Now Thank We All Our God

Christian hymn by Martin Rinkart

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Nun danket alle Gott
Now Thank We All Our God
Hymn
Nun danket alle Gott (1653).jpg
Text and tune with a figured bass in Johann Crüger's Praxis pietatis melica, 1653
CatalogueZahn 5142
Written1636
Textby Martin Rinkart, translated by Catherine Winkworth
LanguageGerman
Based onEcclesiasticus 50:22-24
Meter6.7.6.7.6.6.6.6
Melodyattributed to Johann Crüger
Published1647

"Now thank we all our God" is a popular Christian hymn. Catherine Winkworth translated it from the German "Nun danket alle Gott", written c. 1636 by the Lutheran pastor Martin Rinkart. Its hymn tune, Zahn No. 5142, was published by Johann Crüger in the 1647 edition of his Praxis pietatis melica.[1][2]

Background

Martin Rinkart was a Lutheran pastor who came to Eilenburg, Saxony, at the beginning of the Thirty Years' War. The walled city of Eilenburg became the refuge for political and military fugitives, but the result was overcrowding, deadly pestilence and famine. Armies overran it three times. The Rinkart home was a refuge for the victims, even though he was often hard-pressed to provide for his own family. During the height of a severe plague in 1637, Rinkart was the only surviving pastor in Eilenburg, conducting as many as 50 funerals in a day. He performed more than 4000 funerals in that year, including that of his wife.

Rinkart was a prolific hymn writer. In Rinkart's Jesu Hertz-Buchlein (Leipzig, 1636), "Nun danket alle Gott" appears under the title "Tisch-Gebetlein", as a short prayer before meals. The exact date is debated, but it is known that it was widely sung by the time the Peace of Westphalia was signed in 1648. Johann Crüger published it in the 1647 edition of his Praxis pietatis melica.

Text

Catherine Winkworth
Martin Rinkart

Below is the text in a modern version from the German hymnal Evangelisches Gesangbuch,[3] and a 19th-century translation by Catherine Winkworth:[4]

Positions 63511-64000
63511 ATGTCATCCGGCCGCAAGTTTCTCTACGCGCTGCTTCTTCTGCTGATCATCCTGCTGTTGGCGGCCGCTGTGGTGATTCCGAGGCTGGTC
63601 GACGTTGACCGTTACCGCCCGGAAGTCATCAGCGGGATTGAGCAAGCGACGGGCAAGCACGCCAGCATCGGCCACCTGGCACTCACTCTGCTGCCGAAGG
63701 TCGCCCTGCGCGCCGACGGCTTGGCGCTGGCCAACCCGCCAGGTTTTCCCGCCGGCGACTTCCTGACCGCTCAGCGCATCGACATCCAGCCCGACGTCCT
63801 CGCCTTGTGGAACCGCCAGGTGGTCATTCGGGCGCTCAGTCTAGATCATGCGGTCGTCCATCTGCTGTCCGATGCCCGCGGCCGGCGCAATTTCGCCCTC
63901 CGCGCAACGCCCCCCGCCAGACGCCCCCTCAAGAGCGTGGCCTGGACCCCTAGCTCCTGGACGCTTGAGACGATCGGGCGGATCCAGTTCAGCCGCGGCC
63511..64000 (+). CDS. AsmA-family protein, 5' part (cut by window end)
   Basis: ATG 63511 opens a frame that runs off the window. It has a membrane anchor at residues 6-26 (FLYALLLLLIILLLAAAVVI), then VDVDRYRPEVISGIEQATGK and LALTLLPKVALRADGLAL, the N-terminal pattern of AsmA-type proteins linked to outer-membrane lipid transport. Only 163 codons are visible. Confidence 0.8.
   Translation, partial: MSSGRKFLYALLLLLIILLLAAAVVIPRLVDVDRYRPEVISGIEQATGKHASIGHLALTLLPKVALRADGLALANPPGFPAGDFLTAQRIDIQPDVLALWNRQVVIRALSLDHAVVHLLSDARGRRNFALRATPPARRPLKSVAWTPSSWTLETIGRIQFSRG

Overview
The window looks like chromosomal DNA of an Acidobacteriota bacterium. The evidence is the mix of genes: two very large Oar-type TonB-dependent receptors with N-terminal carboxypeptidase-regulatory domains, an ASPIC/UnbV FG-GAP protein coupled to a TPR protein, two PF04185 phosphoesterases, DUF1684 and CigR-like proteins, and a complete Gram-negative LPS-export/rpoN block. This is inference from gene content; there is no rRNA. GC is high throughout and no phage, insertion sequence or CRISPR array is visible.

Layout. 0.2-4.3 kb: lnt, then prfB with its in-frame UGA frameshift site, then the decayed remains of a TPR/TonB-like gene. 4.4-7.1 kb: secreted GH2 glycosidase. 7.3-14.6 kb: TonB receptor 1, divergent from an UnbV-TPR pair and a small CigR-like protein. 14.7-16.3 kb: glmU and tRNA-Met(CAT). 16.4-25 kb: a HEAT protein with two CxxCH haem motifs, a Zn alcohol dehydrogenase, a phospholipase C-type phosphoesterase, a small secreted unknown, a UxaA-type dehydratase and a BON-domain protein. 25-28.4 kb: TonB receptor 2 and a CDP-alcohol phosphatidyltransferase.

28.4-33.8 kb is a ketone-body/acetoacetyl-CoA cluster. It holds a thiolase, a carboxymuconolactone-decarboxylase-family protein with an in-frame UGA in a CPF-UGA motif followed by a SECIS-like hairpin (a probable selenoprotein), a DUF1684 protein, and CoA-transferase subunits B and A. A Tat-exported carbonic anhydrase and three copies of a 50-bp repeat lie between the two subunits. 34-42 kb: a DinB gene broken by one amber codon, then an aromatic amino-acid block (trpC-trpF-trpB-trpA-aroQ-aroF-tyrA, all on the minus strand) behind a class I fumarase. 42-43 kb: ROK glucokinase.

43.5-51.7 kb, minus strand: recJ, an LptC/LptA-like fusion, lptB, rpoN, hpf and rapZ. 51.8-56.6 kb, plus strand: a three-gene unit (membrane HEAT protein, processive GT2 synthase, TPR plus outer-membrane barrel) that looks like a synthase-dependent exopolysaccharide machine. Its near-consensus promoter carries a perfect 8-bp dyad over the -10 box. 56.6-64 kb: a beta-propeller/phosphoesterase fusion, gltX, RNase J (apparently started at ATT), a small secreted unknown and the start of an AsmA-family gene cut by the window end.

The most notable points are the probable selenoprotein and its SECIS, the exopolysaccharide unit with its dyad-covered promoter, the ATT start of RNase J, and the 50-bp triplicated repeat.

Nun danket alle Gott
mit Herzen, Mund und Händen,  
der große Dinge tut
an uns und allen Enden,
der uns von Mutterleib
und Kindesbeinen an
unzählig viel zu gut
bis hierher hat getan.

Now thank we all our God,
with heart and hands and voices,
Who wondrous things has done,
in Whom this world rejoices;
Who from our mothers’ arms
has blessed us on our way
With countless gifts of love,
and still is ours today.

Der ewig reiche Gott
woll uns in unserm Leben
ein immer fröhlich Herz
und edlen Frieden geben,
und uns in seiner Gnad
erhalten fort und fort,
und uns aus aller Not
erlösen hier und dort.

O may this bounteous God
through all our life be near us,
With ever joyful hearts
and blessed peace to cheer us;
And keep us in His grace,
and guide us when perplexed;
And free us from all ills,
in this world and the next!

Lob, Ehr und Preis sei Gott,
dem Vater und dem Sohne,
und Gott, dem Heilgen Geist
im höchsten Himmelsthrone,
ihm, dem dreieinen Gott,
wie es im Anfang war
und ist und bleiben wird
so jetzt und immerdar.

All praise and thanks to God
the Father now be given;
The Son and Him Who reigns
with Them in highest Heaven;
The one eternal God,
whom earth and Heaven adore;
For thus it was, is now,
and shall be evermore.

Melody


\new Staff <<
\clef treble
\new Voice = "Soprano"
  { \key g \major \tempo 4=108 \set Staff.midiInstrument = "oboe" {
      \set Score.tempoHideNote = ##t
      \override Score.BarNumber #'transparent = ##t
      \time 4/4
      \relative c'' { \partial 4 d | d4 d e e | d2.\fermata b4 | c b a b8 c | a2 g4\fermata }
      \relative c'' { \partial 4 d | d4 d e e | d2.\fermata b4 | c b a b8 c | a2 g4\fermata }
      \relative c'' {
      a4 | a a b b | a2.\fermata a4 | b8 cis d4 d cis | d2.\fermata d4 | e d c b | c2.\fermata b4 | a b8 c a4. g8 | g2. \bar "|."
      }
    }
  }
>>

The melody is sometimes attributed to Rinkart,[5] but it is usually considered to be by Johann Crüger,[6] who first published it.[2]